Remember that minoxidil will not cure your high blood pressure but it does help control it. Therefore, you must continue to take it as directed if you expect to lower your blood pressure and keep it down. You may have to take high blood pressure medicine for the rest of your life . If high blood pressure is not treated, it can cause serious problems such as heart failure, blood vessel disease, stroke, or kidney disease.
To help you remember to take your medicine, try to get into the habit of taking it at the same time each day.
Minoxidil is usually given together with certain other medicines. If you are using a combination of drugs, make sure that you take each medicine at the proper time and do not mix them. Ask your health care professional to help you plan a way to remember to take your medicines at the right time.
The dose of minoxidil will be different for different patients. Follow your doctor's orders or the directions on the label. The following information includes only the average doses of minoxidil. If your dose is different, do not change it unless your doctor tells you to do so.
The amount of medicine that you take depends on the strength of the medicine. Also, the number of doses you take each day, the time allowed between doses, and the length of time you take the medicine depend on the medical problem for which you are using the medicine.
- For oral dosage forms (tablets):
- Adults and children over 12 years of age: 5 to 40 milligrams taken as a single dose or in divided doses.
- Children up to 12 years of age: 200 micrograms to 1 milligram per kilogram of body weight a day to be taken as a single dose or in divided doses.
If you miss a dose of minoxidil, take it as soon as possible. However, if it is almost time for your next dose, skip the missed dose and go back to your regular dosing schedule. Do not double doses.
Store the medicine in a closed container at room temperature, away from heat, moisture, and direct light. Keep from freezing.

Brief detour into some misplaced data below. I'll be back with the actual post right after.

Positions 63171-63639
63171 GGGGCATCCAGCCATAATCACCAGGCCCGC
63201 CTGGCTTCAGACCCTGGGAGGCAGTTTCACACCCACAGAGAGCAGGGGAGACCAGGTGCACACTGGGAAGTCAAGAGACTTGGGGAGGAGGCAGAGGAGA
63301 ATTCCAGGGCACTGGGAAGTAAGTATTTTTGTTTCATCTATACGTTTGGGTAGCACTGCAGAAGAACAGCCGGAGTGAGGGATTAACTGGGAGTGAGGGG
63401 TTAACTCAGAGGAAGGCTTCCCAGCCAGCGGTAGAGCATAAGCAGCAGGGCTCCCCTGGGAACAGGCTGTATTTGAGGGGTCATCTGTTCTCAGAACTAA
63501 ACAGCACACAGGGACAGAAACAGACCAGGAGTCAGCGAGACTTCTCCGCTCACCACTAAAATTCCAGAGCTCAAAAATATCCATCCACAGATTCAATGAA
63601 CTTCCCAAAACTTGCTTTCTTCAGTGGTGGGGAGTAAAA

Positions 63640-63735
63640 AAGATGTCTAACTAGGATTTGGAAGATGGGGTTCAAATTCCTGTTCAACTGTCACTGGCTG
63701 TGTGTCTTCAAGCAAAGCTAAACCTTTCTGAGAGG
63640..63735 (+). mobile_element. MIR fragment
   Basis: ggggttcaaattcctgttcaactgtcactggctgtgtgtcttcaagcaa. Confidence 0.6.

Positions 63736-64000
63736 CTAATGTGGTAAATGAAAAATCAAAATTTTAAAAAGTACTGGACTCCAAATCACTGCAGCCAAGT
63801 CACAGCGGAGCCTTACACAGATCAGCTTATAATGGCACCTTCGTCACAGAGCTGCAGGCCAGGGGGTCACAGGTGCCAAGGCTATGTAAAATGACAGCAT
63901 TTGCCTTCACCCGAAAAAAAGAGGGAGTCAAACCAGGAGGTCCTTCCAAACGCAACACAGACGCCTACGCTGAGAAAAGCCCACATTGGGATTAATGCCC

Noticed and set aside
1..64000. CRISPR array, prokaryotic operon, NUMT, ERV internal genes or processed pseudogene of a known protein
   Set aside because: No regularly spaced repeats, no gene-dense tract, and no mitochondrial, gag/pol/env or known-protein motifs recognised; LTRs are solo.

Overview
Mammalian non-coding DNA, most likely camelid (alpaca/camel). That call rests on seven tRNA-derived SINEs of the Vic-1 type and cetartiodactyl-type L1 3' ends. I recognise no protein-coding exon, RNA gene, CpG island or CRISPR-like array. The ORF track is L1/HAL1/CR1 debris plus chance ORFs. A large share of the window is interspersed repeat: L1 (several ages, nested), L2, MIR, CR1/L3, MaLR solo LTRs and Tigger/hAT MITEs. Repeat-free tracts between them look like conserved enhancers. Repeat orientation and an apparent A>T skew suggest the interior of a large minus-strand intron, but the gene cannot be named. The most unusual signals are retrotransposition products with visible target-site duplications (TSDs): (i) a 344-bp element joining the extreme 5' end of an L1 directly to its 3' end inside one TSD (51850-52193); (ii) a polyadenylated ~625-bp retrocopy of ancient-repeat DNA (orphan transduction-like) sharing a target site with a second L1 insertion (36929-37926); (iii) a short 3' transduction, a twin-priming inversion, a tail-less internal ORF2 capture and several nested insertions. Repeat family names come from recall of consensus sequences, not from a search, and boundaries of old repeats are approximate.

Keep out of the reach of children.
Do not keep outdated medicine or medicine no longer needed.
Precautions while using minoxidil
It is important that your doctor check your progress at regular visits to make sure that minoxidil is working properly.
Ask your doctor about checking your pulse rate before and after taking minoxidil. Then, while you are taking minoxidil, check your pulse regularly while you are resting. If it increases by 20 beats or more a minute, check with your doctor right away.
While you are taking minoxidil, weigh yourself every day. A weight gain of 2 to 3 pounds (about 1 kg) in an adult is normal and should be lost with continued treatment. However, if you suddenly gain 5 pounds (2 kg) or more (for a child, 2 pounds [1 kg] or more) or if you notice swelling of your feet or lower legs, check with your doctor right away.
Do not take other medicines unless they have been discussed with your doctor. This especially includes over-the-counter (nonprescription) medicines for appetite control, asthma, colds, cough, hay fever, or sinus problems, since they may tend to increase your blood pressure.
Minoxidil side effects
Along with its needed effects, a medicine may cause some unwanted effects. Although not all of these side effects may occur, if they do occur they may need medical attention.
Check with your doctor immediately if any of the following side effects occur:
- Fast or irregular heartbeat
- weight gain (rapid) of more than 5 pounds (2 pounds in children)
- Chest pain
- shortness of breath
Check with your doctor as soon as possible if any of the following side effects occur:
- flushing or redness of skin
- swelling of feet or lower legs
- Numbness or tingling of hands, feet, or face
- Skin rash and itching
Some side effects may occur that usually do not need medical attention. These side effects may go away during treatment as your body adjusts to the medicine. Also, your health care professional may be able to tell you about ways to prevent or reduce some of these side effects. Check with your health care professional if any of the following side effects continue or are bothersome or if you have any questions about them:
- Increase in hair growth, usually on face, arms, and back
Less common or rare
- Breast tenderness in males and females
Minoxidil causes a temporary increase in hair growth in most people. Hair may grow longer and darker in both men and women. This may first be noticed on the face several weeks after you start taking minoxidil. Later, new hair growth may be noticed on the back, arms, legs, and scalp. Talk to your doctor about shaving or using a hair remover during this time. After treatment with minoxidil has ended, the hair will stop growing, although it may take several months for the new hair growth to go away.
Other side effects not listed may also occur in some patients. If you notice any other effects, check with your healthcare professional.
Call your doctor for medical advice about side effects. You may report side effects to the FDA at 1-800-FDA-1088.
More about minoxidil
- Side Effects
- During Pregnancy or Breastfeeding
- Dosage Information
- Drug Images
- Drug Interactions
- Pricing & Coupons
- En Español
- 4 Reviews
- Drug class: vasodilators
- Other brands